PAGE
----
Related Party Messes Up a 1031 Exchange

Published on: 17:28PM Jan 02, 2014

In the North Central Rental & Leasing, LLC v. US decision out of North Dakota just released this week (the cite is AFTR 2d 2013-7045 (I do not have a link to the actual case on a free site yet)), the Court found that the taxpayer's use of related parties to help accomplish a Section 1031 exchange was too much of a good thing and required all gains to be recognized as income. The sad part is if the taxpayer had simply not used the related party, the Section 1031 exchange would have been allowed.

North Central Rental & Leasing, LLC (North Central) was formed by Butler Machinery Company (Butler), a Caterpillar dealer located in North Dakota to operate their equipment rental activities. Before the formation, all of the rentals were done by Butler Machinery. It appears that Caterpillar in conjunction with Price Waterhouse Coopers had recommended a structure whereby the subsidiary would own the rental equipment (which is depreciated while being rented) and whenever a sale of equipment occurred, North Central would transfer the equipment to a Qualified Intermediary (QI), who would then sell the equipment to an unrelated third-party.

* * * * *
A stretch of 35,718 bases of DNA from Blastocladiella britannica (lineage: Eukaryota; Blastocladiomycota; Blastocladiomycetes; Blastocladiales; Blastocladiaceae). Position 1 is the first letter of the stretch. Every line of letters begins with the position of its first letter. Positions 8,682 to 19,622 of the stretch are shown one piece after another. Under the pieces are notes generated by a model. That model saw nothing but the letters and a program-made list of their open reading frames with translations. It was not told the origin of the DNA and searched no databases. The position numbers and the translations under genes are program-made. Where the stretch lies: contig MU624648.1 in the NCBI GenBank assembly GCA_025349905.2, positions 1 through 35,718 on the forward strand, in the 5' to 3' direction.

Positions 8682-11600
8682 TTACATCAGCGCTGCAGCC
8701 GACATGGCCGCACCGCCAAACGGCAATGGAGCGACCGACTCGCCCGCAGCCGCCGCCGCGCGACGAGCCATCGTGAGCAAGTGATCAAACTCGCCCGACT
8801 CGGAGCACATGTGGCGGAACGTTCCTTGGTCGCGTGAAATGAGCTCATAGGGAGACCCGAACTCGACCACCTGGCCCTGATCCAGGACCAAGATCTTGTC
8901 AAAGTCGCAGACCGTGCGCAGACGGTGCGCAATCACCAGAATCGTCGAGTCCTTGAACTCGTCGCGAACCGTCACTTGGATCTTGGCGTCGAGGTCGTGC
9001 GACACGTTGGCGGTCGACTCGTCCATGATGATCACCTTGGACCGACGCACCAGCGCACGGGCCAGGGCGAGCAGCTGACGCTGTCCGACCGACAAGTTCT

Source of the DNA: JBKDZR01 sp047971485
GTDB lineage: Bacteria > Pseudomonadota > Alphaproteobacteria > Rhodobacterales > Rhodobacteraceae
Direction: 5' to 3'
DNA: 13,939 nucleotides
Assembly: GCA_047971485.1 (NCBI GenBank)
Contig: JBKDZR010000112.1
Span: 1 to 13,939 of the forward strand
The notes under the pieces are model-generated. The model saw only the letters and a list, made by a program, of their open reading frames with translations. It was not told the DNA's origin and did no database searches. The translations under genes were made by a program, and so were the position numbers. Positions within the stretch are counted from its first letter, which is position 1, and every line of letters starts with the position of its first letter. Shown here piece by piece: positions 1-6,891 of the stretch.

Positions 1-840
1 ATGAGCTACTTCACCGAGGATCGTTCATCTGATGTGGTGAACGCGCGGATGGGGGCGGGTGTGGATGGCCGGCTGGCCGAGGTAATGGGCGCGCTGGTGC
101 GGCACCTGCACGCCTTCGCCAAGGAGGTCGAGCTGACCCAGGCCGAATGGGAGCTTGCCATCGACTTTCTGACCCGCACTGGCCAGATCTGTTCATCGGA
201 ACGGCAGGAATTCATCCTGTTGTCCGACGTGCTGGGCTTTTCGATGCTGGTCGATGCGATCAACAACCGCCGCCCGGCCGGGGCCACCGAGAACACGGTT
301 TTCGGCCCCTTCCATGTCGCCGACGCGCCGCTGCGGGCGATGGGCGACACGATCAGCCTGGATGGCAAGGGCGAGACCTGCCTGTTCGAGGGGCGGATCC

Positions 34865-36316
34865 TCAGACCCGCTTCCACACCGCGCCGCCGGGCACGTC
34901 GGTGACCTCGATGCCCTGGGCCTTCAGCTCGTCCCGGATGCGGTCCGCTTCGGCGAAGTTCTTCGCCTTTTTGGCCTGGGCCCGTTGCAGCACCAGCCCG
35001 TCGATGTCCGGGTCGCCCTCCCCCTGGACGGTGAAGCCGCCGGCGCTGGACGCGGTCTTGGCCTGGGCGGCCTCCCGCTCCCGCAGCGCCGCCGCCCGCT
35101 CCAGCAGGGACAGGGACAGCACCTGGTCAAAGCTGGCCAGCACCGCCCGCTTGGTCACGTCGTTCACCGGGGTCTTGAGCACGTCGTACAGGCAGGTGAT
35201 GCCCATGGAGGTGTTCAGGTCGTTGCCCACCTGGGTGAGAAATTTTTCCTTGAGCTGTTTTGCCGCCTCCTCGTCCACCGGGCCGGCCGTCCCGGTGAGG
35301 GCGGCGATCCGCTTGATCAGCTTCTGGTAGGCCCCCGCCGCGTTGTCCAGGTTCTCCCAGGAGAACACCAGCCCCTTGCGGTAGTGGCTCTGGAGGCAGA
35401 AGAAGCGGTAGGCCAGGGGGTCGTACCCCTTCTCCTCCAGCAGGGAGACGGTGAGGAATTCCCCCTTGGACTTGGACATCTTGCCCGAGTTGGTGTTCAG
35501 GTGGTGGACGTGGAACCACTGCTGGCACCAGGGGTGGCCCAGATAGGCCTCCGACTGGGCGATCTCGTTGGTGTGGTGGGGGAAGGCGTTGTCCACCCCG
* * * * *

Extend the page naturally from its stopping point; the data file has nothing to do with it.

Within 180 days of the sale (usually much quicker), Butler would then purchase equipment from Caterpillar and sell it to the QI which would then transfer the equipment to North Central. Since Butler was a related party to North Central, under the related party rules of Section 1031, these transactions did not qualify for 1031 deferral treatment. Since over the time period involved in the audit, there were 398 like-kind exchanges with large six-figure gains on each sale, you can envision how much gain was involved.

However, if North Central had simply had the QI purchase the equipment directly from Caterpillar, most likely, the Section 1031 deferred gain treatment would have been allowed. By simply putting Butler between North Central and Caterpillar, it messed it up. Now you may ask why Butler got involved. Caterpillar offered a six months same as cash terms for Butler to purchase the equipment. Therefore, they could have up to six months free use of the cash from the sale of the equipment by North Central and that appears to be the only primary reason why Butler got involved.

Therefore, the bottom line is that the free use of money for six months (worth about 5% at the most), caused all of the deferred gain to be taxed at most likely 40% plus since most it not all of these gains were not capital gain (depreciation recapture).

Anytime you have a Section 1031 exchange and if any related party is involved in the exchange (whether purchasing or selling), you must discuss it with a qualified tax advisor. There have been way too many cases where the related party invalidates the exchange. Don't let it happen to you!